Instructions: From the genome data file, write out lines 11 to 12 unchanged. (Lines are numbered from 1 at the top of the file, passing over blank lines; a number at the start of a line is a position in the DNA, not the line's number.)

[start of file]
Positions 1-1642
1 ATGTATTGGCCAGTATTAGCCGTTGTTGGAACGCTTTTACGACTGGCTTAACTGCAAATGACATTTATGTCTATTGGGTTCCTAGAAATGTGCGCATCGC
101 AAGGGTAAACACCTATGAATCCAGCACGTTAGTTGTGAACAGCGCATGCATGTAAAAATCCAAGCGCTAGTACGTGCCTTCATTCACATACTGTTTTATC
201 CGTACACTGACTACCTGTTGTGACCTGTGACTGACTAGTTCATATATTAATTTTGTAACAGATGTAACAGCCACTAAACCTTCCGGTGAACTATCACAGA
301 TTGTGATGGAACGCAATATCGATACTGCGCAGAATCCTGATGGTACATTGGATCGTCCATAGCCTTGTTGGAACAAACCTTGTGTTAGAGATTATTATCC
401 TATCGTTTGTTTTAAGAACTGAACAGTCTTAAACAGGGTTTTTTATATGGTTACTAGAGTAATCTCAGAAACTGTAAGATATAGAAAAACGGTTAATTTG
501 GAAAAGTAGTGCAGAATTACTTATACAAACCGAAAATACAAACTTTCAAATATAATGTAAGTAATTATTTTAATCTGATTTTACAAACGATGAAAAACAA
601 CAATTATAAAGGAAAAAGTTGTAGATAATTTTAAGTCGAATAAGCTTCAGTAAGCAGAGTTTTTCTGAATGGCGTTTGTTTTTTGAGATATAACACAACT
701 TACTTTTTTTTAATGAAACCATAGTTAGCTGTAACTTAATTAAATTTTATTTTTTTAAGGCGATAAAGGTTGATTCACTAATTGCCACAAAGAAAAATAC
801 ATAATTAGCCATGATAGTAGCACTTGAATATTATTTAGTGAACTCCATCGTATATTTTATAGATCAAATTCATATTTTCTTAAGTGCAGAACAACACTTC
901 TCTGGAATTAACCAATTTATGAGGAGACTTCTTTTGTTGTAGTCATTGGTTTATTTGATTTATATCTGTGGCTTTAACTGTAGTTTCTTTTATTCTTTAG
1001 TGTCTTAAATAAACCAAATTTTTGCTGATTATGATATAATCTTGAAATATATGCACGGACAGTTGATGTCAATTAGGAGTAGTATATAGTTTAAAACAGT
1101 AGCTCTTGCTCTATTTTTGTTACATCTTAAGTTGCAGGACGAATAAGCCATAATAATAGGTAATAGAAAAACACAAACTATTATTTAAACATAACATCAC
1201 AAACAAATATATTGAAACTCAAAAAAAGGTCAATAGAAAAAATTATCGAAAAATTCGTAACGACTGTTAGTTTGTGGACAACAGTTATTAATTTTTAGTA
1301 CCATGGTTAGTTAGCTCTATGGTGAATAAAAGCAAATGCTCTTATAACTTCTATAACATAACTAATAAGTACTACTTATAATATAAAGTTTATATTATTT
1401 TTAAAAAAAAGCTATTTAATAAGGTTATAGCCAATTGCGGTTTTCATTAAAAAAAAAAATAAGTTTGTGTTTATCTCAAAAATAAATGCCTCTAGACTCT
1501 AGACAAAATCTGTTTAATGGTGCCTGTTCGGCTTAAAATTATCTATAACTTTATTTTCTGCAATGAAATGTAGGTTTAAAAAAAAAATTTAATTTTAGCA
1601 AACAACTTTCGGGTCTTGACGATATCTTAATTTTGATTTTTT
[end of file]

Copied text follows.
901 TCTGGAATTAACCAATTTATGAGGAGACTTCTTTTGTTGTAGTCATTGGTTTATTTGATTTATATCTGTGGCTTTAACTGTAGTTTCTTTTATTCTTTAG
1001 TGTCTTAAATAAACCAAATTTTTGCTGATTATGATATAATCTTGAAATATATGCACGGACAGTTGATGTCAATTAGGAGTAGTATATAGTTTAAAACAGT